Discount retail operator TJX Cos. reports results for the third quarter on Tuesday before the market opens. The following is a summary of key developments and analyst opinion related to the period.
OVERVIEW: TJX Cos., which operates T.J. Maxx and Marshalls, is seeing sales at stores open more than a year rise as cash-strapped consumers want to save money during the weak economy. These sales are considered a key retail performance indicator because they measure growth from existing stores rather than newly opened ones.
Sales in stores open at least one year rose 10 percent in October, just below the 10.1 percent increase expected by analysts polled by Thomson Financial.
TJX, citing the sales increase, forecast third-quarter profit from continuing operations at or slightly above a previously projected range of 77 cents to 79 cents per share.
During the second quarter, profit rose 31 percent, narrowly beating Wall Street expectations, as consumers shopped for basics, such as sheets and towels, in addition to fashion items.
BY THE NUMBERS: Analysts polled by Thomson Reuters expect earnings of 80 cents a share and revenue of $5.25 billion.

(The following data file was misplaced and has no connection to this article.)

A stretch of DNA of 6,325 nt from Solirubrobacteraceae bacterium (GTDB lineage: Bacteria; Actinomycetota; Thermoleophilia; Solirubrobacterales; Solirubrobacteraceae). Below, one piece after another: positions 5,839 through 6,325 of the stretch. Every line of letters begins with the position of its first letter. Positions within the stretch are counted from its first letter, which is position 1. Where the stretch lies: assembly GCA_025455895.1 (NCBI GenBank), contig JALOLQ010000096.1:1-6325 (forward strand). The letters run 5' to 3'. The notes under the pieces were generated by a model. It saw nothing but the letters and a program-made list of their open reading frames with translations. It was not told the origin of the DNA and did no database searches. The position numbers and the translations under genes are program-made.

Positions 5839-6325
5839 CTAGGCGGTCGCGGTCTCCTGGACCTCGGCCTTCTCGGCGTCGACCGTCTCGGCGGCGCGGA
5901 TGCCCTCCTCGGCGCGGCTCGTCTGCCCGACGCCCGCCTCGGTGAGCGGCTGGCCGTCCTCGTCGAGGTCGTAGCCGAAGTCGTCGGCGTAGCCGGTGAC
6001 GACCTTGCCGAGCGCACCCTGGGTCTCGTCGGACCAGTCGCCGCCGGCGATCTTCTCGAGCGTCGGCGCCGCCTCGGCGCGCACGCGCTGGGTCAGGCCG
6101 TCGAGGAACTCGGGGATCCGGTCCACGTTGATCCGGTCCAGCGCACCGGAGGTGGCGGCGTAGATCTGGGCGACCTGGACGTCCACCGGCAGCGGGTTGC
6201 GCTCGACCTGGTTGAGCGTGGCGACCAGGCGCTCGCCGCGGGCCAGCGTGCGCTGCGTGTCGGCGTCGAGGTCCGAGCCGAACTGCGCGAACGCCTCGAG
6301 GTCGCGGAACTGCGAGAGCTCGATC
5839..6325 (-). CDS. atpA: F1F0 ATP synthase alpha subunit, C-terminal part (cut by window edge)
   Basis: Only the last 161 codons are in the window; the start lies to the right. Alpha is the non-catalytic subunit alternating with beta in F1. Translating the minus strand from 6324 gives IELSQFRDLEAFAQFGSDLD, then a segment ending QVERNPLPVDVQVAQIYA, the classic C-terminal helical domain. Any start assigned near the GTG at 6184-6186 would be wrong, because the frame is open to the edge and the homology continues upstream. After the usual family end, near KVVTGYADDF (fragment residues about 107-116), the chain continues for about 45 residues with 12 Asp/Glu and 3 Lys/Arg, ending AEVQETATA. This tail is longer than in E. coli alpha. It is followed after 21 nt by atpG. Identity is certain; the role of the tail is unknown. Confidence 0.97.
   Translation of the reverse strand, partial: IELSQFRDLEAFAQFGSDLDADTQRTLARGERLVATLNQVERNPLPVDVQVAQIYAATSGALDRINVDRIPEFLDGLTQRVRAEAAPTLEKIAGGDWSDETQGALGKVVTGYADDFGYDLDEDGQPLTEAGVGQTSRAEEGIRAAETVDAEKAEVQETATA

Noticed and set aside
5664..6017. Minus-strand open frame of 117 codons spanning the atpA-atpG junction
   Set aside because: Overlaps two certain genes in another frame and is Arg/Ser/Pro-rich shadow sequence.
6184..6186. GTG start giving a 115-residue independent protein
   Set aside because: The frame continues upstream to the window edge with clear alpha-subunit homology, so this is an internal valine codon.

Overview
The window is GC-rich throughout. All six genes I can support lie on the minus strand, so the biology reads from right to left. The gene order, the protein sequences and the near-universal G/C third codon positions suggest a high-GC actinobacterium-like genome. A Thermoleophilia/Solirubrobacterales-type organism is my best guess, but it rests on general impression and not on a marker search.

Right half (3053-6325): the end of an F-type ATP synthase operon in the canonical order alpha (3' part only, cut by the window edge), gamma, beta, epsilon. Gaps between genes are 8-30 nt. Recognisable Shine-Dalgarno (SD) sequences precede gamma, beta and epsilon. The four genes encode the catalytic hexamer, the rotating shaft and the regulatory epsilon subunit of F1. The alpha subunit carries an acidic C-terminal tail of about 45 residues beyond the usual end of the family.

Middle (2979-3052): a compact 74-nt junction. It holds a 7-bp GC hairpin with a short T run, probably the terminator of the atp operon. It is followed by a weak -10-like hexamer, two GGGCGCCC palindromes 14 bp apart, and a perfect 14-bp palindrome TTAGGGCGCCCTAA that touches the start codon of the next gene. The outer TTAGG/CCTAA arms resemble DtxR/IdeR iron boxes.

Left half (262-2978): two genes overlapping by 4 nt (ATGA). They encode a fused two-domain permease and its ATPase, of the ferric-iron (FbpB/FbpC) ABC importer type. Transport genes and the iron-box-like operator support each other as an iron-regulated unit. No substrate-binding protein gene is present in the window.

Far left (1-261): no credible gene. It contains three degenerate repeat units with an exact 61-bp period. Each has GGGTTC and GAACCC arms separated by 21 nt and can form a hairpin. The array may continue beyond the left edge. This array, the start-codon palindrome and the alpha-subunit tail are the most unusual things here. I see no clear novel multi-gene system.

ANALYST TAKE: BMO Capital Markets analyst John Morris, who rates the stock "Market Perform," expects TJX's focus on value to boost customer traffic in the near-term.
Stronger-than-expected sales and margins and "clean" inventory also caused Morris to lift his third-quarter profit estimate by a penny to 80 cents per share.
His $38 price target implies that shares have room to decline 2.5 percent from Friday's close of $38.98.
WHAT'S AHEAD: Analysts and investors are looking toward the holiday season, when retailers record a large portion of yearly sales.
STOCK PERFORMANCE: Shares of TJX rose 18.1 percent for the third quarter.